Since 2019, prices for select conventional meats, dairy items, fruits and vegetables rose by a 13.9% average — 12 percentage points more than the 1.6% growth in costs for organic varieties
Conventional food prices are rising at a much faster rate than organic costs, according to a recent MagnifyMoney study that reviewed weekly retail pricing data from the U.S. Department of Agriculture (USDA).
Even though organic foods overwhelmingly cost more than conventional, the data shows that could change in the future. Since 2019, prices for select conventional meats, dairy items, fruits and vegetables have risen by an average of 13.9% — 12 percentage points more than the 1.6% growth in costs for organic varieties.
Other key findings:
On average, non-organic meat prices are rising faster than costs for conventional fruits and veggies.Prices across the selected non-organic varieties of produce items have increased an average of 13.1% over the past two years, compared with a 15.6% rise across meat product prices in the same period.
Though certain cuts of meat have seen price drops, they haven’t been nearly as significant as cost increases.Among the beef, chicken and pork cuts with the greatest two-year hikes, prices have risen between 43.8% and 110.9%, versus decreases of 17.1% to 41.2% across the meat prices that fell the most in the same period.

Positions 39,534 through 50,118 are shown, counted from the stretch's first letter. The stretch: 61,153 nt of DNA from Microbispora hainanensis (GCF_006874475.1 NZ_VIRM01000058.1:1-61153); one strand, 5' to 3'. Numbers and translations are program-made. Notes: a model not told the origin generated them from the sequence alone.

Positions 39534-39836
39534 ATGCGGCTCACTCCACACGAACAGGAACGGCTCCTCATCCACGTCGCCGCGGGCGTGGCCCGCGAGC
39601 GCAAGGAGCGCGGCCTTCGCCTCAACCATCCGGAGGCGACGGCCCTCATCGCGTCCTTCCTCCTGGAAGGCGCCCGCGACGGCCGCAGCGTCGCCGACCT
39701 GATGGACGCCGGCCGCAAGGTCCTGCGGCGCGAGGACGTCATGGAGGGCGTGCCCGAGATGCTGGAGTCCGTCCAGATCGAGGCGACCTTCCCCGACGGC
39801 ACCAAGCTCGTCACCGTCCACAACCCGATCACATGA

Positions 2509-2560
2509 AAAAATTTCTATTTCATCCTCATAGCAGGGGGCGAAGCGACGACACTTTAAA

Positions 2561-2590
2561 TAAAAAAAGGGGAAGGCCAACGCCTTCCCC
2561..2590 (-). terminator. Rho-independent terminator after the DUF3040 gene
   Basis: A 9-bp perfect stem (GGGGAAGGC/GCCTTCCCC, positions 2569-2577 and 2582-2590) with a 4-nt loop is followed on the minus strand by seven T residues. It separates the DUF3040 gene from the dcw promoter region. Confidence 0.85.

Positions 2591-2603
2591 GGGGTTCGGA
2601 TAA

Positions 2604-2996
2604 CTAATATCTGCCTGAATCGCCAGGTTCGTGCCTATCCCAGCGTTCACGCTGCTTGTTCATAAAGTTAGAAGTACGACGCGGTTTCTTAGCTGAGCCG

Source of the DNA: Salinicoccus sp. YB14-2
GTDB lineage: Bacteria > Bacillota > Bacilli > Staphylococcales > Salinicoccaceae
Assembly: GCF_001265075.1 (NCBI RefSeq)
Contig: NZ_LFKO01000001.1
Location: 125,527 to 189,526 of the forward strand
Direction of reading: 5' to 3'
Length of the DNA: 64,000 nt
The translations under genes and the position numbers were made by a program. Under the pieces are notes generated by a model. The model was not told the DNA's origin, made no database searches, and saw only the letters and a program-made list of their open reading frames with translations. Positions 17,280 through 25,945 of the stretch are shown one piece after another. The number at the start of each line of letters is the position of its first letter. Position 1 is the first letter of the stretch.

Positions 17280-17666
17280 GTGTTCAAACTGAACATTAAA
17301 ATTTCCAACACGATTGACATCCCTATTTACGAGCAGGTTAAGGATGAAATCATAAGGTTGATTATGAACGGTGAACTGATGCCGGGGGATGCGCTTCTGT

Despite rising conventional prices, organic foods are still more expensive. Of the produce prices examined, sweet onions are the only item for which the conventional price is higher than organic cost — 12 cents more per pound, or 9.8%.
Amid rising grocery prices, 90% of consumers said that price is the most important purchase driver for fresh items, according to Deloitte's third annual report on the future of fresh food. Eighty-two percent of consumers also believe that fresh food prices have increased more than is justified.
In addition to worrying about in-store prices, consumers are being warned about how much they pay for groceries online. A MIT Sloan School of Management study revealed potential gaps in price-setting algorithms for online retailers, showing that prices set by algorithms might not be the lowest or best for shoppers. The researchers said that continual adjustments result in fluctuating prices across different times and geographies.
New York-based MagnifyMoney, launched in 2014 and acquired by LendingTree in 2017, aims to help people lead financially healthy lives, providing consumers with free finance information, tools and calculators.